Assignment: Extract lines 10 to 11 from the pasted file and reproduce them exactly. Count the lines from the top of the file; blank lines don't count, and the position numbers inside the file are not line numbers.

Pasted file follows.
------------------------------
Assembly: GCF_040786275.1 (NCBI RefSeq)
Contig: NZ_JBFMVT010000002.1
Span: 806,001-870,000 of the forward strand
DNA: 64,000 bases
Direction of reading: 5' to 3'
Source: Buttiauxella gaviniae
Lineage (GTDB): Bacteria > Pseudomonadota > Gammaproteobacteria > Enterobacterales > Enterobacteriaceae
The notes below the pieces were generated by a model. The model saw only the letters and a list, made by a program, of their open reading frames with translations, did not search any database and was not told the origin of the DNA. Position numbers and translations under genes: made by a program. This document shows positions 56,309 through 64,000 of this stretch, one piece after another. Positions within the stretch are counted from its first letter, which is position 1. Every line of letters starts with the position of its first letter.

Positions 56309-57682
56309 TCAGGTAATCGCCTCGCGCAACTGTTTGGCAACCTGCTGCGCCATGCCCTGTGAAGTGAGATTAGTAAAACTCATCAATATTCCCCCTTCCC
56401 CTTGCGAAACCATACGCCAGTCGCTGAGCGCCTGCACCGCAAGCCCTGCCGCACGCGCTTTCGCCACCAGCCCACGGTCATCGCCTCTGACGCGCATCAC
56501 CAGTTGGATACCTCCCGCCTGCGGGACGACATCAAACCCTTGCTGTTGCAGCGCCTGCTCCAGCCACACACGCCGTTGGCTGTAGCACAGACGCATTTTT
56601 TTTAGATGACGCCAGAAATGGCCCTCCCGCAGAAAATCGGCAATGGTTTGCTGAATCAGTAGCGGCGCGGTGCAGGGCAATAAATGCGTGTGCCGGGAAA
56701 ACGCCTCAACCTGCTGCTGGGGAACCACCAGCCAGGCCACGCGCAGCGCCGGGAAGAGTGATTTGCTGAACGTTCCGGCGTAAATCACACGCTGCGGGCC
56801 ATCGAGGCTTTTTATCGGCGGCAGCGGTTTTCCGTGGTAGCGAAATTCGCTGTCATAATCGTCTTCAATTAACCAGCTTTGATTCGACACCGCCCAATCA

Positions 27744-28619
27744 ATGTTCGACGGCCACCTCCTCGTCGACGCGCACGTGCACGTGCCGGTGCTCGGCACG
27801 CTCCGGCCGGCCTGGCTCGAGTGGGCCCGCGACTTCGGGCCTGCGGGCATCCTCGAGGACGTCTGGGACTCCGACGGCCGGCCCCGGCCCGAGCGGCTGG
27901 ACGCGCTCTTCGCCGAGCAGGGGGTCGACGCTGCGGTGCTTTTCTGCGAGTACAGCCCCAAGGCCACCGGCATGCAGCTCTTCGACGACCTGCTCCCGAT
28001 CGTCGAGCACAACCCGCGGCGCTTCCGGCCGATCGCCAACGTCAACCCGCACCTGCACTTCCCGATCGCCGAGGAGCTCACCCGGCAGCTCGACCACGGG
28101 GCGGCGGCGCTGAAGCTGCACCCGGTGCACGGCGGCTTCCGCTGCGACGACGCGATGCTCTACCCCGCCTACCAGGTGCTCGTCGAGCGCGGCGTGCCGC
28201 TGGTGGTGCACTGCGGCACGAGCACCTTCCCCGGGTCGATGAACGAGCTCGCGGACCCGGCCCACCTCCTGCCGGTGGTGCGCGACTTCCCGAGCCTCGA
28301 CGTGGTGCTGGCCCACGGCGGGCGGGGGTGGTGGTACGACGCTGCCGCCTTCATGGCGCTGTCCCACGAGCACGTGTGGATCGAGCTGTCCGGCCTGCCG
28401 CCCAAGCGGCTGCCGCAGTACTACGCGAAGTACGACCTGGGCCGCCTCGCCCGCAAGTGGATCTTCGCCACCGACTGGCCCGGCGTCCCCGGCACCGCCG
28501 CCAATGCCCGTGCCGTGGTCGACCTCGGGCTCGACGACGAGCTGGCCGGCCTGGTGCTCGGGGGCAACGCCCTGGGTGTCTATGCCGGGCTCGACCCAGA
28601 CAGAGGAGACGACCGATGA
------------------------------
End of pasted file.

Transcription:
56309 TCAGGTAATCGCCTCGCGCAACTGTTTGGCAACCTGCTGCGCCATGCCCTGTGAAGTGAGATTAGTAAAACTCATCAATATTCCCCCTTCCC
56401 CTTGCGAAACCATACGCCAGTCGCTGAGCGCCTGCACCGCAAGCCCTGCCGCACGCGCTTTCGCCACCAGCCCACGGTCATCGCCTCTGACGCGCATCAC